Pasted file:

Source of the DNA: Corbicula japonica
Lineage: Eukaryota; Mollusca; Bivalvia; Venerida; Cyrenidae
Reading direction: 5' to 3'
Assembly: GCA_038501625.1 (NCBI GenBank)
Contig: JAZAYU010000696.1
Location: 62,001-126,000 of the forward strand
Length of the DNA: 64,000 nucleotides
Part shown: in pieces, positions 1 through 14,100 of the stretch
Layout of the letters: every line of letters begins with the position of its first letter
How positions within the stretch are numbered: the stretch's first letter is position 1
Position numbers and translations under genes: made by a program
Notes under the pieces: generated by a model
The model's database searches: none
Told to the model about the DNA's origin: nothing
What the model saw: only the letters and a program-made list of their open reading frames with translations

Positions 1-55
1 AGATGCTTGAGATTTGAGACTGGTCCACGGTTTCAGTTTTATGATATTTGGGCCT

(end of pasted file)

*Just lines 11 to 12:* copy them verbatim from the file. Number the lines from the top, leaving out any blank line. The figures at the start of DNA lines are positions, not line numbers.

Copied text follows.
Position numbers and translations under genes: made by a program
Notes under the pieces: generated by a model